California Expands Family and Paid Sick Leave to Allow Employees to Care for a “Designated Person”

California Governor Newsom just signed into law a bill that further expands state family and paid sick leave by allowing employees to take protected time off to care for to include a “designated person.” AB 1041, signed into law on September 29 and taking effect on January 1, 2023, will mean that employers will need to adjust their policies and protocols for both the California Family Rights Act (CFRA) and Paid Sick Leave in California. What do employers need to know about this impending change?

Employees May Take Job-Protected CFRA Leave to Care for a “Designated Person”

Currently, under the CFRA, eligible employees may take job-protected leave to care for their child, parent, parent-in-law, grandparent, grandchild, sibling, spouse, or registered domestic partner. AB 1041 adds a “designated person” to the list.

The bill defines designated person as “any individual related by blood or whose association with the employee is the equivalent of a family relationship.” The legislation does not further define who may be considered “the equivalent of a family relationship” at this time. Further guidance may be released in the future. Until then, however, the conservative approach is to leave this determination to the employee.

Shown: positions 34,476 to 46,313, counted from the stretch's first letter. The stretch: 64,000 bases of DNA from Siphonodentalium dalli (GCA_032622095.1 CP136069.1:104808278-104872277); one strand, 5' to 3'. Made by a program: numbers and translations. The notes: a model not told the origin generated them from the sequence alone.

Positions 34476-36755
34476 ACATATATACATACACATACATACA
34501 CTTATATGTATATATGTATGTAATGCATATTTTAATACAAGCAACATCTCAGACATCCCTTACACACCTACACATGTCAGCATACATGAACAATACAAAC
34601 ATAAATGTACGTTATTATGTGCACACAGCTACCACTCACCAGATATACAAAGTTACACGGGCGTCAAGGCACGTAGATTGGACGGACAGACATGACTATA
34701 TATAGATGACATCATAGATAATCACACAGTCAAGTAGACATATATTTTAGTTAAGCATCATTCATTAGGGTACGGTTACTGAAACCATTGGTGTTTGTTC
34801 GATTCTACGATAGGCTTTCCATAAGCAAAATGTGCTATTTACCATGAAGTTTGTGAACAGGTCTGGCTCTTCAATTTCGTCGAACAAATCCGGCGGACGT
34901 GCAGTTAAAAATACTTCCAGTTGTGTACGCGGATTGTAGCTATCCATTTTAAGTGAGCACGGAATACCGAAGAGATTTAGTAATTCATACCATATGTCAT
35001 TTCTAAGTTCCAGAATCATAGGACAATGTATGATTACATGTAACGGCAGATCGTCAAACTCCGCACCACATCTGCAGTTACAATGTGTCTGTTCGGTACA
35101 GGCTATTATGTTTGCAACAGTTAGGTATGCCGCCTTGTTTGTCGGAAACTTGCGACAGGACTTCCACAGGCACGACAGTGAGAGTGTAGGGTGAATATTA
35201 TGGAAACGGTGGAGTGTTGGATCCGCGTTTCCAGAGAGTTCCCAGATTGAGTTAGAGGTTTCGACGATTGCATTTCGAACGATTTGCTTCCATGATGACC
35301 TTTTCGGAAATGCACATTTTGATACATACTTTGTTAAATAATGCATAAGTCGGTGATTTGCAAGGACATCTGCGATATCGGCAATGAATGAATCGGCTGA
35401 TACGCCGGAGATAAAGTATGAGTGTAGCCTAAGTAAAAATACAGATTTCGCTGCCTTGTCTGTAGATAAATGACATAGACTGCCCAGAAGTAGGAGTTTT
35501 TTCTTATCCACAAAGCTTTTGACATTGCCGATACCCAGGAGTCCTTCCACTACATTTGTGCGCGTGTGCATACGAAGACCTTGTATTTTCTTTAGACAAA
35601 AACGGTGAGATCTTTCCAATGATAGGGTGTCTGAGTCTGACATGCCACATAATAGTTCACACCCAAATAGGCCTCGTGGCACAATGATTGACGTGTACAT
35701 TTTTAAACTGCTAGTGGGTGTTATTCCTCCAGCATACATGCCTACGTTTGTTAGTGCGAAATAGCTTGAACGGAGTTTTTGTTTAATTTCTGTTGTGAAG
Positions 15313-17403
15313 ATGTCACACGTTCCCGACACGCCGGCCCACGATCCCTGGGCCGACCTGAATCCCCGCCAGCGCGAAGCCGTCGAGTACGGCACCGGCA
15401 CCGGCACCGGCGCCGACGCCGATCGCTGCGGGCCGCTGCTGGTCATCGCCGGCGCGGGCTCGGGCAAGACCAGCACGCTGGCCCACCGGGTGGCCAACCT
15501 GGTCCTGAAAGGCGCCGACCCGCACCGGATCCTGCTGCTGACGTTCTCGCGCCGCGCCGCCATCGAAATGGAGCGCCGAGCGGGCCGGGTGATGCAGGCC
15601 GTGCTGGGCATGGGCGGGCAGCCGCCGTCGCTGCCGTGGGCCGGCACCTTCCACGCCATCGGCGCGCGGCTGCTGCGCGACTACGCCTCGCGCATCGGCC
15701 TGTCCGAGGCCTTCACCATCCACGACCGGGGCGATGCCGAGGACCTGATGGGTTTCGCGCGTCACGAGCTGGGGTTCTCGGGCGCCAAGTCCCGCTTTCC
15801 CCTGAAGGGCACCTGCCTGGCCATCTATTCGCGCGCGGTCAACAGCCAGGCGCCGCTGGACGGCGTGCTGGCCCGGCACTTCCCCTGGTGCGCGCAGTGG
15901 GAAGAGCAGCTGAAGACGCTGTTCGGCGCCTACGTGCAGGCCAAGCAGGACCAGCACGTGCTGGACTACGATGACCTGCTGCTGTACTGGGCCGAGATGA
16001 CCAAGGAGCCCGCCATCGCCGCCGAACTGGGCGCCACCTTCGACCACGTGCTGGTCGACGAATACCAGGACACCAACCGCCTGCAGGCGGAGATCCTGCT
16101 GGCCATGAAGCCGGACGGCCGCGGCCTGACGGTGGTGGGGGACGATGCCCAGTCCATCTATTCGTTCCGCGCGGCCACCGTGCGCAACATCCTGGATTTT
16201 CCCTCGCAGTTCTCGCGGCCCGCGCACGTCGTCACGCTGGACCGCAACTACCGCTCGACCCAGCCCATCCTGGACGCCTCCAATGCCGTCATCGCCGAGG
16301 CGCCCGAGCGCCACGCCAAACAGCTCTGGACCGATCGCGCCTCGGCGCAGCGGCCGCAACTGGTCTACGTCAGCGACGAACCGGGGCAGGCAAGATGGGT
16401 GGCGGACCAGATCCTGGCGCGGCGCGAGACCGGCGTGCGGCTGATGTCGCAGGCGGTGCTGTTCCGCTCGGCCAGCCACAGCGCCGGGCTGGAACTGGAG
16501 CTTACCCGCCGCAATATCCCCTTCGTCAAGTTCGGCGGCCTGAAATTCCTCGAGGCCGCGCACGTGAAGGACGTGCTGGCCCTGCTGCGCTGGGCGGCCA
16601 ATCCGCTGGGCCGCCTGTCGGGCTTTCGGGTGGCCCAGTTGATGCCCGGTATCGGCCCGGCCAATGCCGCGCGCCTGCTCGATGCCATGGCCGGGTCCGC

The “designated person” may be identified by the employee at the time they request the leave. It does not have to be designated in advance. However, employers may limit an employee to one designated person per 12-month period.

Employees May Take Paid Sick Leave to Care for a “Designated Person”

In addition to expanding CFRA, AB 1041 adds a “designated person” to the list of family members an employee may take time off to care for under California’s Paid Sick Leave law.

For purposes of paid sick leave, a “designated person” is defined as “a person identified by the employee at the time the employee requests paid sick days.” Interestingly, this definition does not require that the person be related by blood or affinity (as under some local paid sick leave laws) or be “the equivalent of a family relationship.” As under CFRA, employers are permitted to limit an employee to one designated person per 12-month period for paid sick days.

Conclusion

We will continue to monitor these developments, so make sure you are subscribed to Fisher Phillips’ Insight system to keep up with the most up-to-date information. Please contact your Fisher Phillips attorney, the authors of this Insight, or any attorney in our California offices or any attorney in our Employee Leaves and Accommodations Practice Group should you have any questions.

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